Edgar J. Kaufmann
Edgar Jonas Kaufmann
November 1, 1885
Pittsburgh, Pennsylvania, U.S.
|Died||April 15, 1955(aged 69)|
|Education||Shady Side Academy|
|Alma mater||Yale University|
|Known for||Owner of Kaufmann's and commissioner of Fallingwater|
|Children||Edgar Kaufmann, Jr.|
Edgar Jonas Kaufmann (November 1, 1885 – April 15, 1955) was an American businessman and philanthropist who owned and directed Kaufmann's Department Store, in Pittsburgh. He is also known for commissioning two modern architectural masterpieces, Fallingwater, designed by Frank Lloyd Wright and the Kaufmann Desert House in Palm Springs, designed by Richard Neutra.
Edgar Kaufmann was born to a Jewish family on November 1, 1885, the eldest son of Morris Kaufmann, who was born in Viernheim, Germany. His uncles, Jacob and Isaac Kaufmann, founded Kaufmann's department store in 1871.
In Pittsburgh, Edgar Kaufmann generously financed the Pittsburgh Civic Light Opera Company, and donated US$1.5 million for the erection of the Civic Arena. Improving the infrastructure of the city was one of his concerns; another was art patronage. In 1926, Kaufmann commissioned American artist Boardman Robinson to create a series of nine murals for his flagship department store in Pittsburgh on the history of trade, completed with automobile paint. The architect Frank Lloyd Wright designed his executive offices on the top floor, now installed at the Victoria and Albert Museum in London, England. Edgar Kaufmann was one of the city's leading citizens who welcomed Albert Einstein when he visited Pittsburgh in 1934. Einstein was later a house guest at Fallingwater.
Architect Benno Janssen designed several structures for Kaufmann including his Fox Chapel, Pennsylvania, residence (1924–25) known as La Tourelle. The Pittsburgh Chamber of Commerce in 1930 awarded an "Excellence in Design" for the facades. Additionally, Janssen designed Kaufmann's Department Store in Pittsburgh.
Edgar J. Kaufmann and his wife, Liliane, commissioned two of the most recognized landmarks of 20th-century American modernism architecture; Pennsylvania's Fallingwater and the California desert's Kaufmann Desert House. Fallingwater is a National Historic Landmark and on the National Register of Historic Places, and consistently ranks high in the American Institute of Architects "List of 100 most popular buildings in America".
The first was designed by renowned architect Frank Lloyd Wright in 1935, a distinctive country house over the creek at the family's natural Laurel Highlands property southeast of Pittsburgh. The result was the architectural landmark Fallingwater, perched over the Bear Run waterfalls at Mill Run in the Allegheny Mountains of Pennsylvania. A unique designer/patron relationship evolved between Wright and Kaufmann during the complex design-construction process. The success of the house resurrected Wright's career after the Great Depression.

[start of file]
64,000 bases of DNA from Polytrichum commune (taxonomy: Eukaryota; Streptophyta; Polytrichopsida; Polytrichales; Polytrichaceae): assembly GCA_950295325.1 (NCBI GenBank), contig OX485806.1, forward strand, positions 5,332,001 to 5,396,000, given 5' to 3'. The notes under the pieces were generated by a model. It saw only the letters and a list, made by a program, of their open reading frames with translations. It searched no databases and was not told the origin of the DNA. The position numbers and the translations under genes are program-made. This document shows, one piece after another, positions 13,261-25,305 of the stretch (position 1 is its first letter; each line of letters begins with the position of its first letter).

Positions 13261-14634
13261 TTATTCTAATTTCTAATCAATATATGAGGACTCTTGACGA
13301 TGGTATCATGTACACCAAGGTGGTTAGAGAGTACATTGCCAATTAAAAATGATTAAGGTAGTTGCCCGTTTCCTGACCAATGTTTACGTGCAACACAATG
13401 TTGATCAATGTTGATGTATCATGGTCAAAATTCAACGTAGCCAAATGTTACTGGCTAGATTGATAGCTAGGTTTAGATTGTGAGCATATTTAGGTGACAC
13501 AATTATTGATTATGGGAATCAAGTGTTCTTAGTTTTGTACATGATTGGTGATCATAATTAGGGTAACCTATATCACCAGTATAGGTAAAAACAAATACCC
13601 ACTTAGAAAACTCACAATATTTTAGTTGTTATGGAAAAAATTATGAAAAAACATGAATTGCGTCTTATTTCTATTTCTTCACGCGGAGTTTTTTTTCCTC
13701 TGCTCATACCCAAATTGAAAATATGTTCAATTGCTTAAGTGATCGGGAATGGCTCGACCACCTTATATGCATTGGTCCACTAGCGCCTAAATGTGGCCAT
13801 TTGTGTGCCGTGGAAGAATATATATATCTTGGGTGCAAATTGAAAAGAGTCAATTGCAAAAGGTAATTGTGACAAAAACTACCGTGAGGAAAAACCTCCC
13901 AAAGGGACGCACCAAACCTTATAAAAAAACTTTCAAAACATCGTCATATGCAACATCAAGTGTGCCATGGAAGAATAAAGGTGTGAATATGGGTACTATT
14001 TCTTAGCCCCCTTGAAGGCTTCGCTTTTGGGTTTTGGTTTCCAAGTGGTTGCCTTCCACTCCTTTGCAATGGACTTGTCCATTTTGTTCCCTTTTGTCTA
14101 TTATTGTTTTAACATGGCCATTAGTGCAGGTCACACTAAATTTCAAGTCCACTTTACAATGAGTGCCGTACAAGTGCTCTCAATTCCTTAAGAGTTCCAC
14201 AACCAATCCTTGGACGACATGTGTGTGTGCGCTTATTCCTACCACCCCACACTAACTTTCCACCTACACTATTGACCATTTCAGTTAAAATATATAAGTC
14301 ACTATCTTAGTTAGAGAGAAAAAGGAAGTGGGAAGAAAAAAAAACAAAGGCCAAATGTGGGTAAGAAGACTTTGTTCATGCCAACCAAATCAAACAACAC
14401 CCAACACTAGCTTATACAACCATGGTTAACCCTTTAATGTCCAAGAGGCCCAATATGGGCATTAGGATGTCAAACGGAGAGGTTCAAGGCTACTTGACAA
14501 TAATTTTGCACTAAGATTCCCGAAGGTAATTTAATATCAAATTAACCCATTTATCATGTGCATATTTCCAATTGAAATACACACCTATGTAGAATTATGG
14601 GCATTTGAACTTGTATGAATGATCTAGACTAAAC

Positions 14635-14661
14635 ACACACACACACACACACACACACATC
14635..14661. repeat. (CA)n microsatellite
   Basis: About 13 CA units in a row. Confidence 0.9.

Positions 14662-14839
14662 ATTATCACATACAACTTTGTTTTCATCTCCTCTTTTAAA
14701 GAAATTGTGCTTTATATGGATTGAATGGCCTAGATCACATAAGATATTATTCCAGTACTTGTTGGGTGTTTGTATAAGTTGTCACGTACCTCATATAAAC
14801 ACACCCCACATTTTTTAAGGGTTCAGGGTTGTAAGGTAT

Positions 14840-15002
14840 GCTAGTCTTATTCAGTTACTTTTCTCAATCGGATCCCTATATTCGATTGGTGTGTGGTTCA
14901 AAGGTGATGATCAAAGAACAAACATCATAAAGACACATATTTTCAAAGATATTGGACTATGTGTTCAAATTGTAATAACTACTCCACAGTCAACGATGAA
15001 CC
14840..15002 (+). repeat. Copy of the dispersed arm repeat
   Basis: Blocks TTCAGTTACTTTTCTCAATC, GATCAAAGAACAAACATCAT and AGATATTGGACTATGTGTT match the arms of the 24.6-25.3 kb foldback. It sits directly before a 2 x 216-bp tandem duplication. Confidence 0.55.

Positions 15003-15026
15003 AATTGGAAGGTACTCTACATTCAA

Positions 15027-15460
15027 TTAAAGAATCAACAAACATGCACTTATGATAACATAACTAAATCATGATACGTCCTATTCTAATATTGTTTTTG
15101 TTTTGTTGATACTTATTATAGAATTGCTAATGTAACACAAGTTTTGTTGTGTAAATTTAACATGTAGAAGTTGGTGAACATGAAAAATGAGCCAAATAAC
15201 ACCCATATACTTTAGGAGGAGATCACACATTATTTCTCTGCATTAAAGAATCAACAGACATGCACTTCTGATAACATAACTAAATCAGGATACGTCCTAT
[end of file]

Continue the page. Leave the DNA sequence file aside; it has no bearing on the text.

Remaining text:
The second landmark house is the Kaufmann Desert House in Palm Springs, California, designed by architect Richard Neutra completed in 1946. The photographer Julius Shulman created an iconic photograph of it in 1947. In the 1990s, the residence was extensively restored to the Kaufmann's era by architects Marmol Radziner + Associates, and is a City of Palm Springs Class One Historic Landmark, although its application for inclusion on the National Register of Historic Places was denied. National Historic Landmark.
In 1909, he married Lillian Sarah Kaufmann (d. 1952) in New York City because they could not marry in Pennsylvania as they were first cousins. Lillian was the daughter of Edgar's uncle, Isaac Kaufmann. They had one child, Edgar Jonas Kaufmann, Jr. (1910–1989).
In 1954, after the death of his first wife in 1952 by an overdose of Seconal, he married his secretary and long-time mistress, Grace A. Stoops.
Edgar J. Kaufmann died of bone cancer in 1955 after 7 months of marriage to Grace Stoops. With his first wife, he is entombed in the family mausoleum at Fallingwater. His son's ashes were spread on the property. The majority of his and his wife's estate was left to the Edgar J. Kaufmann Charitable Fund, which concentrates efforts on improving the lives of Pittsburgh's residents. His son Edgar Kaufmann, Jr. inherited Fallingwater, and in 1963 donated it, along with the pristine natural mountain acreage, to the Western Pennsylvania Conservancy. Both are open to the public: the house for tours, and the preserve for walks and hiking.
- "DEATHS". The New York Times. April 16, 1955. Retrieved October 7, 2016.
- Hoffmann, Donald (1993). Frank Lloyd Wright's Fallingwater: The House and Its History. New York: Courier Corporation. ISBN 9780486274300. Retrieved October 7, 2016.
- History of Pittsburgh and Environs, Volume 1. American Historical Company – Forgotten Books (reprint). 1922. pp. 91–92. ISBN 9781334661020.
isaac kaufman founder pittsburgh.
- "Edgar Jonas Kaufmann (1885-1955)". Fallingwater.
- "E. J. KAUFMANN, MERCHANT, DEAD | Department Store President in Pittsburgh Was Active in Redevelopment Program". The New York Times. April 16, 1955. Retrieved October 7, 2016.
- Cleary, Richard L. (1999) "Merchant Prince and Master Builder" Archived September 1, 2006, at the Wayback Machine[dead link]
- Kaufmann Desert House[dead link]
- Drohojowska-Philp, Hunter Diamond in the Desert in Artnet. Retrieved 22 October 2020
- "MRS. EDGAR KAUFMANN". The New York Times. September 8, 1952. Retrieved October 7, 2016.
- "EDGAR KAUFMANN WEDS". The New York Times. September 5, 1954. Retrieved October 7, 2016.
- "Fallingwater – Frank Lloyd Wright – Tour the house today – Pennsylvania". Fallingwater.